Even the timber policy encourages environmental abuse, as there is no provision for the use of rotation or selective logging techniques that might enable the rain forest to regenerate and become a sustainable resource.

Surveys by the World Bank show an alarming rate of depletion of Indonesia's forests, which will have dire implications for climatic conditions elsewhere in Southeast Asia. Since 1985 the total area of forest is believed to have been halved to 20 million hectares, or about 10 percent of the world's tropical rain forest. Conservatively, about 1.5 million hectares vanishes each year. Lowland forests in Sumatra are forecast by the World Bank to become extinct within three years, followed by Kalimantan by 2010-15.

To their credit, Indonesia's fellow members of the Association of Southeast Asian Countries (ASEAN) have done their best to rattle Jakarta out of its policies slumber.

A 1997 study commissioned from the Asian Development Bank (ADB) identified a "lack of political will, inappropriate and poorly specified policies, weak legislation, ambiguous regulations [and] bureaucratic procedures, land-use conflicts and inadequate resources for enforcement". In the same year, ASEAN drew up a Regional Haze Action Plan (RHAP) to complement more generalized 1990 and 1995 accords on fires and regional smoke emissions.

Two months ago the grouping added an Agreement on Transboundary Haze Pollution to advance the 1997 plan, which was supposed to realize most of its goals at the end of 2001. These were aimed at achieving a convergence of land-use activities through the customization of national codes of practice, by monitoring forest clearance and achieving a unified response to fires.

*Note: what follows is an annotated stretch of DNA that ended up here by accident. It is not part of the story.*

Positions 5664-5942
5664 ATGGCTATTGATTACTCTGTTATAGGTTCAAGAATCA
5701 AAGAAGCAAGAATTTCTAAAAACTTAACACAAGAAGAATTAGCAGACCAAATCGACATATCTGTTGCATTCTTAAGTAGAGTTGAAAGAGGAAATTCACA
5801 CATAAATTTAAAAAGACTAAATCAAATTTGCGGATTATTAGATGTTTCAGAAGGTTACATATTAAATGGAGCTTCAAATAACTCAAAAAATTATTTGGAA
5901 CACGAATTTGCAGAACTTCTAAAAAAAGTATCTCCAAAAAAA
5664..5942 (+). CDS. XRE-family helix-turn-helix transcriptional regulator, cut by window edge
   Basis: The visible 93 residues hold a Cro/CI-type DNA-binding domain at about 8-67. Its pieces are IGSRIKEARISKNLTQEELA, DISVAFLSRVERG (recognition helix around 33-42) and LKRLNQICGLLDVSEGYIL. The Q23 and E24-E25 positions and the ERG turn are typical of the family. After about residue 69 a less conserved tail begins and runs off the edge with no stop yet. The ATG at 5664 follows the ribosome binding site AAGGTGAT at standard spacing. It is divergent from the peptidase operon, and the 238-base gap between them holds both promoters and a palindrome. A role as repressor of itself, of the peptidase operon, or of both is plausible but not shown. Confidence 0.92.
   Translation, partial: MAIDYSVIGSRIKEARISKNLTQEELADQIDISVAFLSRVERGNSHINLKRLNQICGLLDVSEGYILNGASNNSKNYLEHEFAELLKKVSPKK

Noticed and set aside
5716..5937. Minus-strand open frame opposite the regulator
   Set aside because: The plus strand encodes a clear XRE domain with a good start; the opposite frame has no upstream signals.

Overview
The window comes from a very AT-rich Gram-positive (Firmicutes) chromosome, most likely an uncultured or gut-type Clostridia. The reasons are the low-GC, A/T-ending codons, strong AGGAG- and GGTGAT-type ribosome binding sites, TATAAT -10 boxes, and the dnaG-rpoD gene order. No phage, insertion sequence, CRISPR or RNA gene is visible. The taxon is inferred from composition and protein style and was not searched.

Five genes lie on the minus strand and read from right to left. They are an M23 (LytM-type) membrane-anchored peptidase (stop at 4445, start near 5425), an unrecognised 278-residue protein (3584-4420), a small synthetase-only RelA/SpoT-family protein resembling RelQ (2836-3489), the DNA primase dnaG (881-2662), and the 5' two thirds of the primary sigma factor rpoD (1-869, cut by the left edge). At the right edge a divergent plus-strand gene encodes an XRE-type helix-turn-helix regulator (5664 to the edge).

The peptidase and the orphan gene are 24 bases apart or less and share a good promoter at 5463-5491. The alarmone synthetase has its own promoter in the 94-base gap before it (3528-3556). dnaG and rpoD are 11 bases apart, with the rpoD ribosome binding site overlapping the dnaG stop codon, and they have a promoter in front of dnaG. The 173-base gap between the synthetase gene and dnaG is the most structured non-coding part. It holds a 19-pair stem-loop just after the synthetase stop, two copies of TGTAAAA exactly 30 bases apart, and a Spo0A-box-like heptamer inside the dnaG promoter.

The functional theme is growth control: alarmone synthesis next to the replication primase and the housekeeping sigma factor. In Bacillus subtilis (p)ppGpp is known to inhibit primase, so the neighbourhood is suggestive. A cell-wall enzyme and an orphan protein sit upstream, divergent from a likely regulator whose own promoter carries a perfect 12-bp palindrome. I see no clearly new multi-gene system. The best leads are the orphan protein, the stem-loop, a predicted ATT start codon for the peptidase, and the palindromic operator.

RHAP operates on the assumptions that national policies are responsible for the haze, that most is driven by profit considerations and that these two factors are exacerbated by climatic conditions. Indonesia was assigned the role of "lead country" for implementing these policies on the island of Sumatra, while Borneo - known as Kalamantan to Indonesians - is under the responsibility of Brunei.

But the flaw of the agreement, as so often with ASEAN accords, is that it requires the support of all members before direct action can be taken on a regional threat. This is to ensure that activities "avoid violating an individual member country's national sovereignty".

Specifically, firefighters or other personnel may only respond to a flareup in a second country if requested to do so by the government affected. Only this government can decide when help is needed. Responsibility for protecting resources remains at a national level, and there are no means of forcing compliance even when the problem becomes a regional one.

According to the RHAP, "policy objectives and measures relating to forest-fire management need to be clearly articulated and be in tune with the nation's environmental and socioeconomic policies".

"In short, public policy on fire should be a dynamic political manifestation of the people's concern for their environment, health and social welfare, and trust in the system of resource governance," the agreement adds hopefully.

The 2002 document adopts a stronger tone, requiring that signatories "take precautionary measures to anticipate, prevent and monitor transboundary haze pollution ... to minimize its adverse effects". A country that is identified as the source of pollution must "respond promptly ... with a view to minimizing the consequences of the transboundary haze pollution".

It is now more than two weeks since Malaysia requested that Indonesia, under the auspices of this article, respond to the latest emissions scare. Smoking out a reply may take a good deal longer.

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Aug 29, 2002